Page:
Almost immediately off exit 47 of I-90 is the Granite Mountain trailhead. The Granite Mountain trail winds upwards steadily for 4.3 miles, with almost 1000 feet of gain per mile. The hike is recommended for conditioned hikers, though a relatively fit newcomer should be able to manage the distance and gain. This mountain is somewhat harder than either the Old Si or New Si trails, with Mailbox’s Old Trail being the closest equivalent. Be advised, this trail is very prone to avalanches and is only recommended before significant snow accumulates at elevation.
The drive to the trailhead is smooth, and any vehicle able to drive on the highway will be just fine in getting to the parking lot, as there are no forest roads and no need for extra clearance vehicles. The hike begins at approximately 1800 feet of elevation, though my phone’s app wavered between 1600 and 1800 at the parking lot. Even with a free 1800 feet of elevation at the start, the trail will challenge most hikers, largely due to its length.
Starting from the parking lot, the trail begins by winding through the trees with a fairly gentle slope before eventually straightening out and beginning the ascent. The grade throughout the hike is remarkably consistent, with only a few rocky spots that require a step-and-a-half approach, or perhaps the use of hands for a smaller hiker. After about a mile, there is a fork in the path, with the left fork leading to Pratt Lake. Take the right fork to stay on the Granite Mountain trail. From here, the path continues to wind upwards, crossing a talus several times. For those new to hiking, a talus is a rockslide area and can become a serious hazard when avalanche conditions exist.
At approximately the three-mile marker, the trail climbs out above the treeline, into an alpine meadow. In the late spring and early summer, this meadow is popping with the colors of beautiful wildflowers all around, while a glance over your shoulder provides already majestic views that continue to improve with every step. The meadow is crisscrossed with multiple routes, with most leading to the same place. On a clear day, the summit is easy to spot, as the watchtower at the top allows the hiker to choose paths that head in that direction. On days when the mountain is socked in, a GPS app on the phone such as AllTrails or Gaia are recommended for navigation.
The watchtower rests atop an enormous pile of boulders, giving the impression that the summit requires a serious scramble both up and down. While that is a somewhat popular path, the scramble does encompass approximately half a mile of travel, with significant exposure on one side. As the path approaches the boulders, however, a sign post marking the main trail (which at this point can be difficult to see) directs the hiker around the right side, approaching the tower from the rear. This final approach does see an increase in the rate of elevation, with a narrower path and larger steps up, though there is essentially no exposure and no real concern about safety. For early season and late season hikes, winter traction devices that affix to your boot such as YakTrax or microspikes are recommended; I personally prefer the YakTrax in this area as microspikes offer compromised traction on smooth rock surfaces. A hiker would be well-advised to have both options in their packs for this section, as well as poles for the way down.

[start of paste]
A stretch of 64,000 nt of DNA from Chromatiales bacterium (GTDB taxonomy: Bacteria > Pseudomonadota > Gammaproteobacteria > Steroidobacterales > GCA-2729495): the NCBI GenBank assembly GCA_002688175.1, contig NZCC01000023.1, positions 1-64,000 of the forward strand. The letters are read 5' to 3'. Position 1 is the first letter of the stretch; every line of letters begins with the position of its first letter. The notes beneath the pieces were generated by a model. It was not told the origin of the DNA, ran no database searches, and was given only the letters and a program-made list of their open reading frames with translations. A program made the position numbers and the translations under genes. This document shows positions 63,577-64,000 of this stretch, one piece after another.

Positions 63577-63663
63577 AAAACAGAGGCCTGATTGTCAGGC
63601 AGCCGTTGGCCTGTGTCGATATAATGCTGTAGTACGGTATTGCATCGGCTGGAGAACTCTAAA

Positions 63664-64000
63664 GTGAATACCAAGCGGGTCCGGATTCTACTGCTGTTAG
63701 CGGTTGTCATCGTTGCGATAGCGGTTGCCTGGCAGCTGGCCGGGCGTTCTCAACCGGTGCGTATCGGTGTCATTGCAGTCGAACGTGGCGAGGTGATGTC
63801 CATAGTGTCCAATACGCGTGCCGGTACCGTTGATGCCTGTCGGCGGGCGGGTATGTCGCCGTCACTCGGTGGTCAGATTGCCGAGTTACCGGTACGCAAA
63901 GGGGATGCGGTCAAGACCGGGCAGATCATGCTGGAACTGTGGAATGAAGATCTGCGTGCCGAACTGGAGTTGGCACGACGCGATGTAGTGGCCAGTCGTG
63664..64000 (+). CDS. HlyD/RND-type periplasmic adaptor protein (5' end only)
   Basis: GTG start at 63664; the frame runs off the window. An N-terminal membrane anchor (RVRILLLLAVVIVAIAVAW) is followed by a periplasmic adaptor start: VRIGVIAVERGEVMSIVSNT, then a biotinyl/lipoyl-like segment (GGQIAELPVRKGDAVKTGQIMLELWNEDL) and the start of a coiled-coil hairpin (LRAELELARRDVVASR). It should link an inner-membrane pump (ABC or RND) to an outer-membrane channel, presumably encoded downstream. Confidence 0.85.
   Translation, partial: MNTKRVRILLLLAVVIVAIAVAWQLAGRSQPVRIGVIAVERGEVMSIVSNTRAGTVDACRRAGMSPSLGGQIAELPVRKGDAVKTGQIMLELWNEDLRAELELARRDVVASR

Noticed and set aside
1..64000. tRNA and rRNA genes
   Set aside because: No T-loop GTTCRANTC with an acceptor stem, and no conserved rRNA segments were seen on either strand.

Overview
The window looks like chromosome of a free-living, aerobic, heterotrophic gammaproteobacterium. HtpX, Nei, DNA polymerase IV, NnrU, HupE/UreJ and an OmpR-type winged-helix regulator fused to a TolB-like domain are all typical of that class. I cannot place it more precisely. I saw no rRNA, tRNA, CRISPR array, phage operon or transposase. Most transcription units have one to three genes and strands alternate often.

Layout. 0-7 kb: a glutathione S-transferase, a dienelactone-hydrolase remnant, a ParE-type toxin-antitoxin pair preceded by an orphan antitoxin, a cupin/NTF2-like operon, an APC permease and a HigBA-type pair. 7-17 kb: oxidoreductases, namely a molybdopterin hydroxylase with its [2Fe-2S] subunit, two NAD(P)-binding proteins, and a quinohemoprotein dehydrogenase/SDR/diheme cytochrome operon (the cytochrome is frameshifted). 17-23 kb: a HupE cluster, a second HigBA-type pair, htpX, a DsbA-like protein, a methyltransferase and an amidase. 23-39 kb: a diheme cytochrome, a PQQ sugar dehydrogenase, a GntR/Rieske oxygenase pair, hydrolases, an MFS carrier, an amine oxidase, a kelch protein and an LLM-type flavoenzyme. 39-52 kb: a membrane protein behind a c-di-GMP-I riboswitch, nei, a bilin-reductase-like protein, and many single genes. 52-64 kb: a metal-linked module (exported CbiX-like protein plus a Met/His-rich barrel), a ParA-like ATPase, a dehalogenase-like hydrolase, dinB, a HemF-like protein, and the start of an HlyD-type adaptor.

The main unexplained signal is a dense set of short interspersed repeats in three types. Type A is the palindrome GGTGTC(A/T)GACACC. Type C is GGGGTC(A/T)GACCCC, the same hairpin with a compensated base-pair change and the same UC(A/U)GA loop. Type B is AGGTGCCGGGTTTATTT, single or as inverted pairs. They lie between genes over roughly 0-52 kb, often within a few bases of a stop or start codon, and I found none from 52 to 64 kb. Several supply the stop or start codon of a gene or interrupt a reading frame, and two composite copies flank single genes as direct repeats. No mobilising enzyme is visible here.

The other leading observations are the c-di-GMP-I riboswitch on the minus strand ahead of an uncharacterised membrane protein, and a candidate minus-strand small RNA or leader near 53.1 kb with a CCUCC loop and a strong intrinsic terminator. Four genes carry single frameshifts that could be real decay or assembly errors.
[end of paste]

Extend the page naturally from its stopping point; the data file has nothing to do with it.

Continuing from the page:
Once the final stretch is complete, the trail almost abruptly delivers the hiker to the top of the summit, providing astounding 360 degree views of the I-90 corridor and the Cascade Range, with views of Mount Rainier, Mount St. Helens, and Mount Stuart sprawled out before you. Even on a pleasant day, the 5600 plus feet of altitude and prominence can provide for a chilly stay, so a jacket and additional warm weather gear is recommended if you plan a lengthy stay at the top. The photo opportunities are fantastic, and though the tower is typically closed to the public, the space beneath it provides a great safe haven for those soaking in the sights.
The trip downward is nearly as spectacular, however, as alpine lakes and meadows remain in view for the next mile back to the tree line. As mentioned previously, there is typically significant ice even in warm weather at the top, so both traction and poles are recommended.
Before heading to the mountain, it is recommended to check the weather at a site like mountainweather.com as the conditions at the top will be significantly different than the weather at the base, where most forecasts focus. Additionally, the ten essentials are critical for a mountain this large, with special focus on water and emergency gear. Finally, sites like WTA or AllTrails allow hikers to post trip reports, which are date stamped to let hikers read about actual current conditions and should be something that a hiker reviews before any excursion.
Granite Mountain is one of the tallest peaks in the 90 corridor. The hike is considered “hard” or “difficult” on most rating sites, and is not recommended for a novice hiker to attempt solo. With proper gear, an above average level of fitness, and an experienced companion, however, the trail will provide one of the greatest payoffs in the region, with sweeping 360 degree views and brilliant colors. I would most highly recommend attempting this trail in late June or early July on a clear day to take in the spectacular wildflowers as well.